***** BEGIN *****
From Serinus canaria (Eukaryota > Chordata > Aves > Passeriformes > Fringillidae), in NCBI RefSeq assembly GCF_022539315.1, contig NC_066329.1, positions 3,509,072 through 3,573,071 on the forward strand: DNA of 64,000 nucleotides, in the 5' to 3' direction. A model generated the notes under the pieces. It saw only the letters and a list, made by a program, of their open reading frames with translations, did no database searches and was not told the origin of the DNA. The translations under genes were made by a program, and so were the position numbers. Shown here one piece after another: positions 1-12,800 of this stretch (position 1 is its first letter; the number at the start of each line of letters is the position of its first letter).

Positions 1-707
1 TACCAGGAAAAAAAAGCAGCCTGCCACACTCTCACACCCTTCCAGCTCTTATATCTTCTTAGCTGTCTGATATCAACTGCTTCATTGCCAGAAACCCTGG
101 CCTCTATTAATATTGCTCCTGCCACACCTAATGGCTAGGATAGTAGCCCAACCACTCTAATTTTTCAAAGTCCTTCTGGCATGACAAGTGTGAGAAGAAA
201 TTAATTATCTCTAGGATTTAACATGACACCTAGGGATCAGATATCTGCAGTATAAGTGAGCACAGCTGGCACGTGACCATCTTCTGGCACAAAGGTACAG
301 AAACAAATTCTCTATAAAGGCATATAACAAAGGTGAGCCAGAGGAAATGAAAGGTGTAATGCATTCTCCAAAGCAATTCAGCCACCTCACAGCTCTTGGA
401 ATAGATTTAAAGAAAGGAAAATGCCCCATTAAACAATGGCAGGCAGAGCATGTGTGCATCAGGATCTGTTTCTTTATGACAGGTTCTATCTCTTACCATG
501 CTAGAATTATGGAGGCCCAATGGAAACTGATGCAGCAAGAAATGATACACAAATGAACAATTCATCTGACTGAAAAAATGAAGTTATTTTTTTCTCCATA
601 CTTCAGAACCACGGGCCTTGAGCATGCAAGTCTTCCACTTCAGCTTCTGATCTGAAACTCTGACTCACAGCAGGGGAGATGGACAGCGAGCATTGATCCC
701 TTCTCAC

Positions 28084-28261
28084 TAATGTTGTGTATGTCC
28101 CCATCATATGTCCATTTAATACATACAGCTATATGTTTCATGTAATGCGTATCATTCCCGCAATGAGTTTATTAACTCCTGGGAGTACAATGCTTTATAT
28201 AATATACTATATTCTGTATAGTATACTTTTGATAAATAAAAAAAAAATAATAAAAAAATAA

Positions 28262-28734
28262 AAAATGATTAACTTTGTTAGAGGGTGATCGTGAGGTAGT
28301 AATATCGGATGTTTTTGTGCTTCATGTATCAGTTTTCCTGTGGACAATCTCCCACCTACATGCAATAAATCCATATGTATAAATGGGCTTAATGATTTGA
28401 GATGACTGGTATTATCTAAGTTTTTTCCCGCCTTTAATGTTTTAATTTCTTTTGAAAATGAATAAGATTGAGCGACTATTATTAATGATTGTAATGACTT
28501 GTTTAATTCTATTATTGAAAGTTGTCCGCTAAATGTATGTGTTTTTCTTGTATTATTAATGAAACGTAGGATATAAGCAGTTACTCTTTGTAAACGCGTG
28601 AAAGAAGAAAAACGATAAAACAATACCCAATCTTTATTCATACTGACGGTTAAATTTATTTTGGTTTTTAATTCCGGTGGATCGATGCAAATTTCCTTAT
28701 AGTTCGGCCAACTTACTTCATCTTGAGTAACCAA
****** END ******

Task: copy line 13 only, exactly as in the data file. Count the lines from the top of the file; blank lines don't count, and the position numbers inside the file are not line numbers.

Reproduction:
28101 CCATCATATGTCCATTTAATACATACAGCTATATGTTTCATGTAATGCGTATCATTCCCGCAATGAGTTTATTAACTCCTGGGAGTACAATGCTTTATAT